[Solved] Reproducibility: Where is the randomness coming in?


(Malcolm McLean) #1

I would like to be confident of measures between different settings and models. However, even when initializing all the seeds I know about, training loss varies between identical runs.

def random_seed(seed_value, use_cuda):  #gleaned from multiple forum posts
    np.random.seed(seed_value) # cpu vars
    torch.manual_seed(seed_value) # cpu  vars
    random.seed(seed_value) # Python
    if use_cuda: torch.cuda.manual_seed_all(seed_value) # gpu 


random_seed(42,True)
data = ImageDataBunch.from_csv(csv_labels=LABELS, suffix='.tif', path=TRAIN, ds_tfms=None, bs=BATCH_SIZE, size=96).normalize(imagenet_stats)

data.show_batch(rows=2, figsize=(96,96))

learn = create_cnn(data, arch, metrics=error_rate)  #resnet34
lr = 1e-2
learn.fit_one_cycle(1, max_lr=lr)

The training losses for three runs are: .168973, .169944, .167258

Images displayed by show_batch appear to be in the same order and look identical (to the eye).

So what’s going on? It seems that if all the seeds are initialized, the results should be equal. A 1% variation over a single epoch is enough to affect my confidence in comparing various settings.

Could there be randomness in the GPU calculations? Or something related to CPU cores?

Thanks for any insight and advice.

fastai 1.0.30
Nvidia 1070


(Malcolm McLean) #2

P.S. Setting num_workers=1 in ImageDataBunch.from_csv() does not help.


(Stephen Johnson) #3

Weights and biases in PyTorch aren’t set randomly. https://discuss.pytorch.org/t/how-are-layer-weights-and-biases-initialized-by-default/13073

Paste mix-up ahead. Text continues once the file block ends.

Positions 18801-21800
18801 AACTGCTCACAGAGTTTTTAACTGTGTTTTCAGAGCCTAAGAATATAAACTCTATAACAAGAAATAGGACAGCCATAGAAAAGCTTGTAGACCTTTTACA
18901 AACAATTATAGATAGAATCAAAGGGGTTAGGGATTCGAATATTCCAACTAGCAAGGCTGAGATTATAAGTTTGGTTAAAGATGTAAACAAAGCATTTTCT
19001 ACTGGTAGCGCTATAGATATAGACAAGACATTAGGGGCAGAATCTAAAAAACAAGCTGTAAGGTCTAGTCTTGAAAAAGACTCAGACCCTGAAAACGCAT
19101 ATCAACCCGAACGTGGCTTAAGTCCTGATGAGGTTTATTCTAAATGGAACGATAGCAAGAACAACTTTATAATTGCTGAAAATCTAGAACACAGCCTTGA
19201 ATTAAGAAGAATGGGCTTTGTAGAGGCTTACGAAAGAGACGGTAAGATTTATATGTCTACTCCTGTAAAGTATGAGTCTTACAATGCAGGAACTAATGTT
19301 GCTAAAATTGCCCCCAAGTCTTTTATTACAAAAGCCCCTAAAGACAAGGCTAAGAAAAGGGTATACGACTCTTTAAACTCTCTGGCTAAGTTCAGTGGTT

(Stephen Johnson) #4

You should be able to save your model after being created and before any training and then re-use that saved/untrained model on subsequent trainings


(Malcolm McLean) #5

Searching in these and in the PyTorch forums, it seem that many others have run into this issue of reproducibility. I gathered all their suggestions into the following code:

def random_seed(seed_value, use_cuda):
    np.random.seed(seed_value) # cpu vars
    torch.manual_seed(seed_value) # cpu  vars
    random.seed(seed_value) # Python
    if use_cuda: 
        torch.cuda.manual_seed(seed_value)
        torch.cuda.manual_seed_all(seed_value) # gpu vars
        torch.backends.cudnn.deterministic = True  #needed
        torch.backends.cudnn.benchmark = False

The good news is that the training code above now gives repeatable results. I did not test to know precisely which initializations are critical, but do know that torch.backends.cudnn.deterministic = True is necessary, and the num_workers does not matter. The not so good news is this reproducibility does not survive a kernel restart.

The best news is that it also gives repeatable results across kernel restarts iff num_workers=0 is passed to the data loader. This has something to do with each worker getting initialized with its own random seeds. Someone more patient than I could devise a worker_init_fn that provides both kernel restart repeatability and different seeds for each worker. But for now I am content with using num_workers=0.

To sum up - to get reproducible measures across runs and kernel restarts, use the above random_seed function and pass num_workers=0 when generating the DataBunch. Non-repeatabilty was leaking in through CudaNN and the data loader workers.


(Malcolm McLean) #6

Stephen - thanks for responding, and sorry that my issue was not clear. It’s to get a single deterministic measure when providing the same inputs, rather than a distribution of measures that varies by 1%. Even reloading the same initial model weights yields varying results if deterministic is not set to False and num_workers to zero.


(Malcolm McLean) #7

Oops! Now I see that this advice is already given in the fastai docs.


#8

For anybody else wondering like me:

https://docs.fast.ai/dev/test.html#getting-reproducible-results